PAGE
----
Down 33% year to date, 2022 hasn't been easy for Royal Caribbean (RCL 0.74%). While the cruise company has rapidly bounced back from many of the worst impacts of the COVID-19 pandemic, high debt levels and macroeconomic headwinds are still major challenges. Let's explore some of the pros and cons of betting on the stock. 

Better than Carnival Corporation?

Like with all cruise companies, the COVID-19 pandemic hit Royal Caribbean incredibly hard. But now, the company is enjoying massive growth amid easy comps and the relaxation of movement restrictions. 

Third-quarter revenue jumped more than 500% to $2.99 billion amid a surge in passenger ticket sales and onboard customer spending on food and entertainment.

Royal Caribbean also swung back to profitability with an operating income of $298.4 million and a net income of $33 million. And according to management's recently released Trifecta Program, the company aims to surpass 2019's record earnings per share (EPS) of $9.54 by the end of 2025. 

Within the cruise industry, Royal Caribbean looks better positioned than its rival Carnival Corporation, which generated a net loss of $770 million in its third quarter. While it is unclear why Royal Caribbean is outperforming its peer to such a large degree, it might have something to do with its focus on a higher-end side of the market that is more resistant to macroeconomic shocks. 

The company still faces big challenges 

While Royal Caribbean looks good compared to its peer, the company isn't out of the woods yet. While the worst of the COVID-19 pandemic may be over, it will take years to undo its damage.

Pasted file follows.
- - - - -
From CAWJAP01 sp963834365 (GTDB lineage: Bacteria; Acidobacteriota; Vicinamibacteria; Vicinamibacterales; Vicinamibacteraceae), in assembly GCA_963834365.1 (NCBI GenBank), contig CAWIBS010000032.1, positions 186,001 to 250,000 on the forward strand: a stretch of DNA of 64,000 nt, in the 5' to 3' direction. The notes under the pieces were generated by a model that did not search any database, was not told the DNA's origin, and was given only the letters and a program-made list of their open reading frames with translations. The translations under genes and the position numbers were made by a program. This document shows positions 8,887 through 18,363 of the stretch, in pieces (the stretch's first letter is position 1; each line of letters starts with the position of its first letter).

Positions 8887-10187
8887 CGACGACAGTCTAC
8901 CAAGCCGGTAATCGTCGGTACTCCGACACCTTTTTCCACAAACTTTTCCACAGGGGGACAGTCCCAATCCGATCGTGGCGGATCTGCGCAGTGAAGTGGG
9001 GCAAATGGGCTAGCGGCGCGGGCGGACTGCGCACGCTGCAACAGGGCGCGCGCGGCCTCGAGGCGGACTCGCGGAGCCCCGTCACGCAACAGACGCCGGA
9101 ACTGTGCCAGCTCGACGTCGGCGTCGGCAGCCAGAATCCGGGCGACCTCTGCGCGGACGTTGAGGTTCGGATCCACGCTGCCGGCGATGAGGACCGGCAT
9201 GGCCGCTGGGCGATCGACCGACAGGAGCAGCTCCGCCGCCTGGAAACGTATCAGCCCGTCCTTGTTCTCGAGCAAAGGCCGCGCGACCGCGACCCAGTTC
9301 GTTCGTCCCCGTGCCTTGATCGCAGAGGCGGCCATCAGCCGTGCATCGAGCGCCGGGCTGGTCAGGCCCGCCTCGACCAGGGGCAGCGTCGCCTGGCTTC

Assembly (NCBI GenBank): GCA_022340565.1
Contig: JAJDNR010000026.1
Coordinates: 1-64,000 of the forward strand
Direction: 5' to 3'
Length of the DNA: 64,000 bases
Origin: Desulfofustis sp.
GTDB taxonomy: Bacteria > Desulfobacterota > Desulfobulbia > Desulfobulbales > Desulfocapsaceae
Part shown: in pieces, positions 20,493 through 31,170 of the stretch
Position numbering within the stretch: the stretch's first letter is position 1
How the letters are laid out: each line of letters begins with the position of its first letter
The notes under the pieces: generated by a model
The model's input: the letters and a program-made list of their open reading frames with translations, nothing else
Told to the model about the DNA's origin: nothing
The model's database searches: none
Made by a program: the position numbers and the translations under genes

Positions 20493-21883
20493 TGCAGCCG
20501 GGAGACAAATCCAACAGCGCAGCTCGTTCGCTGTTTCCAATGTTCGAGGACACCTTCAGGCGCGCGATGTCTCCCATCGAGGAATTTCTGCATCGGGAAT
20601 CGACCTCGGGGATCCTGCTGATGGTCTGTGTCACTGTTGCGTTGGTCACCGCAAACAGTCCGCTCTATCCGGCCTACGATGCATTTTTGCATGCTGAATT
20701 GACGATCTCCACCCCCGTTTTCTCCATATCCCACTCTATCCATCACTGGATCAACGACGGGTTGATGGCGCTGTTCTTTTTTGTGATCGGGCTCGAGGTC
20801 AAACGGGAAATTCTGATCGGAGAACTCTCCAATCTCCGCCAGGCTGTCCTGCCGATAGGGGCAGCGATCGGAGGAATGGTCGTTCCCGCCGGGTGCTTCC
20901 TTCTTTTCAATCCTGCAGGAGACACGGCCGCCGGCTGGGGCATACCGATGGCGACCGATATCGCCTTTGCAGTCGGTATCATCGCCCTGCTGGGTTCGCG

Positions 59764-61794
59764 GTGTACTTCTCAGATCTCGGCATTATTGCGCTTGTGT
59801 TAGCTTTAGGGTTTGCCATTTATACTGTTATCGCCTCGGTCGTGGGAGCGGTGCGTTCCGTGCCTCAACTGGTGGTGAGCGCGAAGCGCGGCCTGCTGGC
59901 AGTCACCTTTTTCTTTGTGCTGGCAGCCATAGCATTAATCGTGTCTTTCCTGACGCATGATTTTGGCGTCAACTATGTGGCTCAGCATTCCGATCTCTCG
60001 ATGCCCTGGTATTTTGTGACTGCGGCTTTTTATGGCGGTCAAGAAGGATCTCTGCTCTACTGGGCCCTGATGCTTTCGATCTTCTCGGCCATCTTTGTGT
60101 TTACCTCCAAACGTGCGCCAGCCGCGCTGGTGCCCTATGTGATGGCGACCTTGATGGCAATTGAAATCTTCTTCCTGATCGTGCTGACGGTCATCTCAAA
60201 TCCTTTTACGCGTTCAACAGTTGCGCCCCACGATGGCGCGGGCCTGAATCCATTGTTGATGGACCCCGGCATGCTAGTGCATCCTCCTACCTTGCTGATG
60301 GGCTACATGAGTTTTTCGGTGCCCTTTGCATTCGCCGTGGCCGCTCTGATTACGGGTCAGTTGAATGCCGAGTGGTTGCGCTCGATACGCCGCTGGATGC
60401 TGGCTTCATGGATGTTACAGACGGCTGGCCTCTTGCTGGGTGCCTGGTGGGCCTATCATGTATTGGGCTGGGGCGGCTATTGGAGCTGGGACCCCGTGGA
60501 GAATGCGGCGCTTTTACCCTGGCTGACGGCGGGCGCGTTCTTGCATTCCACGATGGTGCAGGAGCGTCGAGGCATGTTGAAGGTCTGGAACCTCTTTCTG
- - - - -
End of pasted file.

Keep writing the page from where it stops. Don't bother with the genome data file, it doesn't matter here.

As of the third quarter, Royal Caribbean reports $19.4 billion in long-term debt compared to just $1.6 billion in cash. Over the long term, this will be a huge drain on cash flow because it will have to be paid back and generate interest expense -- which totaled a jaw-dropping $352.2 million in the period (that is more than operating income).

With the Federal Reserve hiking interest rates, the outflow will increase, and it will become more expensive for companies to kick the can down the road by taking on new loans to refinance existing debt. 

Cruise ship sailing in tropical waters.

Image source: Getty Images.

But rising rates are not the only major economic challenge. According to Bloomberg, some Federal Reserve staff believe the U.S. economy has a 50% chance of entering a recession next year. And an economic downturn could dramatically erode demand for luxury expenditures like Royal Caribbean's vacation cruises. The company may find itself in another crisis before it has fully recovered from the first one. 

Is Royal Caribbean a buy?

For investors who believe in the future of the cruise industry, Royal Caribbean looks like the best of the bad bunch because of its swing to profitability and faster top-line recovery compared to its rival, Carnival Corporation. That said, with a high debt load in a rising-rate environment, the company faces significant downside risk. Investors may want to wait until some of these issues are resolved before buying shares.